Worm salt and other local ingredients are on the menu at this cult favorite ice cream shop.
The cempasúchil, flame-colored marigolds that the Aztecs once used to honor a goddess of death, are inescapable in Mexico City each October. Millions of the blossoms make their way into garlands in preparation for Día de los Muertos. On November 1, most of these fragrant flowers will wind up on the graves of loved ones. But each year, a few are set aside for a very different purpose: ice cream.
“It tastes almost like you mixed chamomile with vanilla,” says José Luis Cervantes, the owner of Joe Gelato. Each year, he dries the petals, then grinds them up into a powder and puts them in milk to infuse it. Once churned and frozen, the resulting scoop has a color that ranges from pale gold to ivory. “It depends what week you’re getting the flower. The closer it gets to the Day of the Dead, it gives more of a yellow color,” says Cervantes.
Cervantes has picked up a fiercely devoted following since setting up shop in the Juárez neighborhood in 2018. Though he cut his teeth as a chef at Michelin-starred restaurants around the world, these days his focus is all on the sweet stuff. “I eat, breathe, and sleep gelato,” he says. “It’s thanks to the whole community in Juárez that I’m where I am today.”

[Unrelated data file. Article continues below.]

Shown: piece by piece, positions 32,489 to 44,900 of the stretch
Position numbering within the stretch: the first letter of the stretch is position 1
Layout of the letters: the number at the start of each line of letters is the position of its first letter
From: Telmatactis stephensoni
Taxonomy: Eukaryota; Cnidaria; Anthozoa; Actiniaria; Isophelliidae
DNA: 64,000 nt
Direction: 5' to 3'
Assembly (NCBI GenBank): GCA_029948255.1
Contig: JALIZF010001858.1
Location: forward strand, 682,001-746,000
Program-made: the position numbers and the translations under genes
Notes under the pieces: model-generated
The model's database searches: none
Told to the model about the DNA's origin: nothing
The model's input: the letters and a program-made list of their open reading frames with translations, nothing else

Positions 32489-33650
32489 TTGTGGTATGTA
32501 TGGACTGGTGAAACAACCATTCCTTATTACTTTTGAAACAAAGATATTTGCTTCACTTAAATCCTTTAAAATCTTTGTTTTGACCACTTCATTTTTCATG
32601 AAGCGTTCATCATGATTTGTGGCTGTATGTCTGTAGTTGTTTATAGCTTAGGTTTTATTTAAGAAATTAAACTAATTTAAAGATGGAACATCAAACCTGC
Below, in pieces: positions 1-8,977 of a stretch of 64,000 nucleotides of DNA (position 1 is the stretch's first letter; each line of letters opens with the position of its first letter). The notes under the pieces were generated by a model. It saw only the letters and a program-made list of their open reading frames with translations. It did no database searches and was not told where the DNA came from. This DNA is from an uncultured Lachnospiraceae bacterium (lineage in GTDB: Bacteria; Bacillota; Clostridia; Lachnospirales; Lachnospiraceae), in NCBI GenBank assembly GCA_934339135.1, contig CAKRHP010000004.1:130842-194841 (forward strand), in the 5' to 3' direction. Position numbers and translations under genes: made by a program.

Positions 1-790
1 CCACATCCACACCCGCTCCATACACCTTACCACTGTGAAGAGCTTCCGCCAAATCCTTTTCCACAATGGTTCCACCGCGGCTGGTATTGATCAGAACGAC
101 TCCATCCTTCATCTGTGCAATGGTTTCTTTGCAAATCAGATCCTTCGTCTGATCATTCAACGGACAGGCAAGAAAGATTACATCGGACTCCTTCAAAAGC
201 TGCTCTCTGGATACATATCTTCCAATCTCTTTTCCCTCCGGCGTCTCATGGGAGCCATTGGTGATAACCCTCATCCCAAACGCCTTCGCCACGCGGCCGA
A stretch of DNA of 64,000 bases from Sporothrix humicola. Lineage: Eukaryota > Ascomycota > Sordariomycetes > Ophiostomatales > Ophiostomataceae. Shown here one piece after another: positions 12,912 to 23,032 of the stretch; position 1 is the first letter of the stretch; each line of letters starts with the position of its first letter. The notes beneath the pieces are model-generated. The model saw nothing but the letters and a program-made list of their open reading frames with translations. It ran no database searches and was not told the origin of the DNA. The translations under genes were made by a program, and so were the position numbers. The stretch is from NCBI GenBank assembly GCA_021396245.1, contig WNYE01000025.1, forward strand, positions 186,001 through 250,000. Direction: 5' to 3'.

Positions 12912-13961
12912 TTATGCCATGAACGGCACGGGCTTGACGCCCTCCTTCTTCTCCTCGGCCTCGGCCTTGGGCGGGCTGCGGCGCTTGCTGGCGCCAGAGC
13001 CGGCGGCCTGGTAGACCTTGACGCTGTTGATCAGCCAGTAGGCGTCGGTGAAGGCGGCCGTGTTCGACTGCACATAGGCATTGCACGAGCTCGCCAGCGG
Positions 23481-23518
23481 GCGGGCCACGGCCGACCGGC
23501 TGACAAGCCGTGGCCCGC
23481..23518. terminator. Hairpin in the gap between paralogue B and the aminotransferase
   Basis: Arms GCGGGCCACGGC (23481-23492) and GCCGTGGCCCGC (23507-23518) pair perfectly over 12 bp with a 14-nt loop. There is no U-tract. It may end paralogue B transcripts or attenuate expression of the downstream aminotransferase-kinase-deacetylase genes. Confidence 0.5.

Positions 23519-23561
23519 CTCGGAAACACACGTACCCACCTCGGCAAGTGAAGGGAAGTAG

Although he picked up some of his skills at Italy’s Carpigiani Gelato University, many of the flavors here are nothing like what you might find in that country. “I try to make sure at least 80 percent of what we use here is local,” Cervantes says. Flavors vary to reflect the season and the produce available in local markets.
On any given day, the unconventional lineup might include peach with sal de gusano (worm salt), tamarind and mezcal, the herb hoja santa, black garlic, or Oaxacan chocolate with guajillo or ancho chiles. For flavors incorporating stouts, lagers, and ales, Cervantes turns to local craft microbrewery Monstruo de Agua Cervecería. A dark, dairy-free, cacao ice cream and a rich, fruity olive oil ice cream are two of the only constant menu items.
Cervantes works with small batches, and he’s not afraid to get experimental—fans know to keep an eye out for the black garlic when it appears on the menu. “It’s slow-cooked until it’s caramelized and that gives it that sort of dulce de leche flavor,” says Cervantes, who uses a rice cooker for the process. “It takes about two weeks to get to that point of black garlic. It’s a really good gelato.”
Know Before You Go
Joe Gelato generously lets customers ask for up to three flavors in their small cone or cup. They are closed on Mondays.
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